Winnipeg, Manitoba-based Delta 9 Cannabis Inc. (TSXV: NINE) (OTCQX: VRNDF), a vertically integrated cannabis producer and dispensary owner, today announced record revenue in 2018, as well as expansion in production capacity and retail stores.
Delta 9’s Q4 revenue was CAD$5.27 mil, roughly 15th in quarterly revenue among Canadian cannabis companies. This was up 321% from Q3. For the full year, revenue from operations was $7.57 mil, up 702% from the year before.
The company made strategic expansions in 2018 to maintain long term competitive advantage. This led to an expected loss for the year, which amounted to CAD $8.61 mil.
However, at US$1.19, the stock value looks reasonable for investors, with significant revenue growth expected in the coming years. Based on its Q4 results, it’s Price to Sales ratio is now roughly 5, a normal value in other industries, but a bargain in the cannabis industry. With just 81 million shares outstanding, also low in the industry, it appears management is watching out for investors.
The company expects to grow 60,000 kgs of cannabis by 2022. At CAD$7 per gram, this could yield CAD$420 mil in revenue if Delta 9 sells it all. That would drive a significant increase in stock price.
Delta 9’s stock lost 3% on the earnings report, but this common these days following earnings reports in the cannabis industry, as investors’ expectations can be very high.
The company has a unique production strategy. It grows cannabis in retrofitted shipping containers called Grow Pods. Each pod produces 6.3 kilos of dried flower per harvest, and five harvests per year, yielding roughly 34 kgs per pod, per year. At a current wholesale price of CAD$8 per gram, each pod yields about $272k of revenue per year.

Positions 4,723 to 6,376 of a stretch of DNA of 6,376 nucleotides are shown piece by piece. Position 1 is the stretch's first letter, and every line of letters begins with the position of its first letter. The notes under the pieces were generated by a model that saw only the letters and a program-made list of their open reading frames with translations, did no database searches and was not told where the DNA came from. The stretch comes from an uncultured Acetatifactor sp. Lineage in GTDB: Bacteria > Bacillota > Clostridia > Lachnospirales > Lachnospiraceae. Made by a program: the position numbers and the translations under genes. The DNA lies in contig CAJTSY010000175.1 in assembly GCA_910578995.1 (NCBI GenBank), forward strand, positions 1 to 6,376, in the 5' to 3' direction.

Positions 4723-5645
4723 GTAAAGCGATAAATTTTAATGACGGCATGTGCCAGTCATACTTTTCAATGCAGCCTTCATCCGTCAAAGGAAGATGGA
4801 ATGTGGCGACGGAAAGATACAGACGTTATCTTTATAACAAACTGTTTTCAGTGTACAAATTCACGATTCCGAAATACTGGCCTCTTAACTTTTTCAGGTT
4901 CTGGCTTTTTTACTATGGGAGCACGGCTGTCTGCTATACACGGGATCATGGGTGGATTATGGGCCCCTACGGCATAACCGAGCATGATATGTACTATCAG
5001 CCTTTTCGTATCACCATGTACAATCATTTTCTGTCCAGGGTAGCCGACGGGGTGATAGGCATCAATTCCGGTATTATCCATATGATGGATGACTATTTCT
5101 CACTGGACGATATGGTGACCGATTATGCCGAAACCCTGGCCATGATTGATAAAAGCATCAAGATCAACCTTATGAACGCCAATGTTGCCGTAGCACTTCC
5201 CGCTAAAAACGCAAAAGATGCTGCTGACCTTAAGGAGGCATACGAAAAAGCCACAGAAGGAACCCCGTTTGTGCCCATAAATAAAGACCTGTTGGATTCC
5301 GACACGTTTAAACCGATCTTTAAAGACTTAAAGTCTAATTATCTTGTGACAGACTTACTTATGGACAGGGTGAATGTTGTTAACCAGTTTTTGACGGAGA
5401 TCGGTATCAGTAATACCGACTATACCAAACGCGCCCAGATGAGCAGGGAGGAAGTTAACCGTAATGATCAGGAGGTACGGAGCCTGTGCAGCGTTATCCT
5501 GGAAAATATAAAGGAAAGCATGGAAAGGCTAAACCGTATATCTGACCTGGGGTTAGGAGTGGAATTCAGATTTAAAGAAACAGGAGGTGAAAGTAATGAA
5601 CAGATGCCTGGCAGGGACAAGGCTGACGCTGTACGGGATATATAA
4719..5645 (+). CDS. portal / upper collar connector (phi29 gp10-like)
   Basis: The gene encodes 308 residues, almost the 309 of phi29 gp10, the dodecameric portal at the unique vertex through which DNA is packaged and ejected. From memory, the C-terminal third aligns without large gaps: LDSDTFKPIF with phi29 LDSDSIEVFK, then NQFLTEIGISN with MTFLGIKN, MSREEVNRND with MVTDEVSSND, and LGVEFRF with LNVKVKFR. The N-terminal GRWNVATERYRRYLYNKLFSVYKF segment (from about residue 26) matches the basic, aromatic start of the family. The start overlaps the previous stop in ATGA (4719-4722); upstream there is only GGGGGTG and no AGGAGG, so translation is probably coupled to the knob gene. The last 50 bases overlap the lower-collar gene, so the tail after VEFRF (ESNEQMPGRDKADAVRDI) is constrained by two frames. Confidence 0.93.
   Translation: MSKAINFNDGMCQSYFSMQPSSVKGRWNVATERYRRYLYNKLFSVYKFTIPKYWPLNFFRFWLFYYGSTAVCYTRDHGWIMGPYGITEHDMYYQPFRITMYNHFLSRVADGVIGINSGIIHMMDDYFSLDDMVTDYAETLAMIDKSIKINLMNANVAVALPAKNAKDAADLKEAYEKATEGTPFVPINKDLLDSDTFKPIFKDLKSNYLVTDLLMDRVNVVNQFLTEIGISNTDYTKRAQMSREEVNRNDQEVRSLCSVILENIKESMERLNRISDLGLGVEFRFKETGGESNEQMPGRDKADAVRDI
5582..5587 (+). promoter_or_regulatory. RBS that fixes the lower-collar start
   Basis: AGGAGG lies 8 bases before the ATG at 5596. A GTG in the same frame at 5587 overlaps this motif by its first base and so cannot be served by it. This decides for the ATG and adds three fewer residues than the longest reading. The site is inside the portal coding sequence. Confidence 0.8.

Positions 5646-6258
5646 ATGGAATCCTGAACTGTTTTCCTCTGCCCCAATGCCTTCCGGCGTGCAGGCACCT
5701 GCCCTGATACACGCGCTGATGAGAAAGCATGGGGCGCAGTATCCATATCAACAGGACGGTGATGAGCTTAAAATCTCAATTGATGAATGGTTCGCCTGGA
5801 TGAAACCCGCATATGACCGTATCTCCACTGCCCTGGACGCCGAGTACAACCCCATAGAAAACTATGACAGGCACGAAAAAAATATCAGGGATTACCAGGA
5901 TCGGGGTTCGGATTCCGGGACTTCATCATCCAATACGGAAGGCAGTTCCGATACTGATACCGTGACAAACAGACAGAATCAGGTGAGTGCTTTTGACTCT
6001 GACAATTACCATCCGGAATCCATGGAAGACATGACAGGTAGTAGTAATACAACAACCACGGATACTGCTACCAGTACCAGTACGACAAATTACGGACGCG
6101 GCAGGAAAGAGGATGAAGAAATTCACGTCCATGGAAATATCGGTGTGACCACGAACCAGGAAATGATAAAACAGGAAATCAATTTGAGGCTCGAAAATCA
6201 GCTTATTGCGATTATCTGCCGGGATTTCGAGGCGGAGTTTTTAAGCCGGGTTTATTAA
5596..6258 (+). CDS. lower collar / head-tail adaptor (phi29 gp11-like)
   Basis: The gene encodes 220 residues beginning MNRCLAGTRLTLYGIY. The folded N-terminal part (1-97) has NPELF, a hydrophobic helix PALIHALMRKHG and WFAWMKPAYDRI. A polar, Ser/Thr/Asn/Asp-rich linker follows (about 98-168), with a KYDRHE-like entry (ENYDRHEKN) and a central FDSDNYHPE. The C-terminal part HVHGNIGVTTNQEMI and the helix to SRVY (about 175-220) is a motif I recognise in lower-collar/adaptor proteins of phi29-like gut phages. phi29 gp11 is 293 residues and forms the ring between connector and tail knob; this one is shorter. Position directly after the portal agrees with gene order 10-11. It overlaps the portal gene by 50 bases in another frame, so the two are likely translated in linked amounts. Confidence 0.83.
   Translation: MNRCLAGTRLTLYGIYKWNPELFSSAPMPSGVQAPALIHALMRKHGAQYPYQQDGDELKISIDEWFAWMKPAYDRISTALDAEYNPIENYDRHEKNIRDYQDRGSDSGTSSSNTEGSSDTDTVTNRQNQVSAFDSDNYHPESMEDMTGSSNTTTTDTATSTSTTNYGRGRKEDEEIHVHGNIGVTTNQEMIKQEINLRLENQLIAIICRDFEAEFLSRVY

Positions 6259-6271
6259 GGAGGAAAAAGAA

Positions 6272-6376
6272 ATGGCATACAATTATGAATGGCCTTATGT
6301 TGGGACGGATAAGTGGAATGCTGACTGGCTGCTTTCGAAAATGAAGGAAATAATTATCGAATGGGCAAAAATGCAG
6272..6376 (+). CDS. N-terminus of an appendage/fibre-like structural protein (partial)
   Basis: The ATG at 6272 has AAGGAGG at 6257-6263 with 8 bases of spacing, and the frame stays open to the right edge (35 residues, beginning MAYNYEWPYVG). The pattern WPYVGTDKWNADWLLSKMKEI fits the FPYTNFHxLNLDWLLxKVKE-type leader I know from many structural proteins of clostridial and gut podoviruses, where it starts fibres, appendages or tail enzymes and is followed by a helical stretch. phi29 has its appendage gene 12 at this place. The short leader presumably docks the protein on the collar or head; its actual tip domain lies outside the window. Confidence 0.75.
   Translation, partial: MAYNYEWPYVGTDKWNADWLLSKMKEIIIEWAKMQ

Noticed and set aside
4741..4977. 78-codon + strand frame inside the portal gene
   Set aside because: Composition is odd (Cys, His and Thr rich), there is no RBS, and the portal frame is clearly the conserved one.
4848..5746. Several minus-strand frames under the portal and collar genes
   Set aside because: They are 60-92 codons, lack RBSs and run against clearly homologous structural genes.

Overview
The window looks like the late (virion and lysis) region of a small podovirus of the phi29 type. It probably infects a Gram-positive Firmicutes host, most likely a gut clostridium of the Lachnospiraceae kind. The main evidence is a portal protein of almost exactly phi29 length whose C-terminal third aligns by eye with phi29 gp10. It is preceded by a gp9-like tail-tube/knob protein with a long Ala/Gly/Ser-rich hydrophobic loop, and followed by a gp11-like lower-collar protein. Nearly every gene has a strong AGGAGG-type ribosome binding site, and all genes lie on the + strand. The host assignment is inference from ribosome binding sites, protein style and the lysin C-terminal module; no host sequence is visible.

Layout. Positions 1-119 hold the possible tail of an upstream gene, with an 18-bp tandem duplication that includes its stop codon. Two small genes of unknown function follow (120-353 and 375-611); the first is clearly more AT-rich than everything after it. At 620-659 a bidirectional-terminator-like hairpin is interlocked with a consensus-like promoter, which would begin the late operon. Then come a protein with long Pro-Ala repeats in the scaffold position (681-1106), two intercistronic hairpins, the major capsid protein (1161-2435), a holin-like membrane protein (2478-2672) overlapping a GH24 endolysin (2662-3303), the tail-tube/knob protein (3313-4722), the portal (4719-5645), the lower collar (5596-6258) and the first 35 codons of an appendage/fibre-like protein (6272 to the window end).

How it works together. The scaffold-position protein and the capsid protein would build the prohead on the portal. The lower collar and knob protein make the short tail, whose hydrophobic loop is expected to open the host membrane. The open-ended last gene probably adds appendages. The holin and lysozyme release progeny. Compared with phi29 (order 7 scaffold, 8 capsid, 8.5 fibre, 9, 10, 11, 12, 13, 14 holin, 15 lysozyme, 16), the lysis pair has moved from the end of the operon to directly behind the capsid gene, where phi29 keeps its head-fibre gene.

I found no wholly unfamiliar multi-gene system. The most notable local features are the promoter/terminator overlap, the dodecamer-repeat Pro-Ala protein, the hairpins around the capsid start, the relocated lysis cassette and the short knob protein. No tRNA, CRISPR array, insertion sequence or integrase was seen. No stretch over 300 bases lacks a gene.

In 2018, Delta 9 increased its Health Canada-approved pods from fifteen to 154. It can now produce over 4,200 kg of dried cannabis flower per year, plus about 1100 kgs of trim (25% of each harvest), used to make extracts.
It also sells grow pods. Pod sales and associated consulting now comprise about 10% of total revenue.
Following a strategy to be vertically integrated, Delta 9 opened its 2nd retail store in March and its third in April. It now owns two Delta 9 Cannabis retail stores in Winnipeg and one in Brandon, Manitoba. They plan to open a fourth in Thompson, Manitoba in June 2019.
The increase in percent of revenue coming from retail stores during the year decreased gross margin, but helped secure long term distribution and sales. Gross profit margin before adjustments for changes in value of assets for Q4 was 24%. For the full year, it was 36%.
Choosing to expand ahead of the legalization of recreational cannabis in Q4 was wise competitively, but led to a loss on the bottom line of $8.61 mil for the year. The quarterly loss was CAD $2.17 mil, or $0.02 per share.
Delta 9 made other important announcements. It intends to become a preferred supplier of medical cannabis to Pharmasave, a national pharmacy chain with approximately 650 retail outlets.
It also entered into a two supply agreements. One, to supply 2,300 kilograms to the province of Manitoba. The other, to supply 1,000 kgs per year for 10 years to Auxly Cannabis Group Inc.
The company reported being in a good financial position, raising over $30.7M in debt and equity during the year. This resulted in working capital of $20.7M and total assets of $46.0M.
John Arbuthnot, CEO, said “Our strategy of being one of Canada’s only vertically integrated cannabis companies with licenses for production, processing, distribution and retail operations is paying off and is now producing significant financial results.”
A comprehensive discussion of Delta 9’s results and position is available in the Management Discussion & Analysis viewable at www.sedar.com.
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Source Deltas 9 press release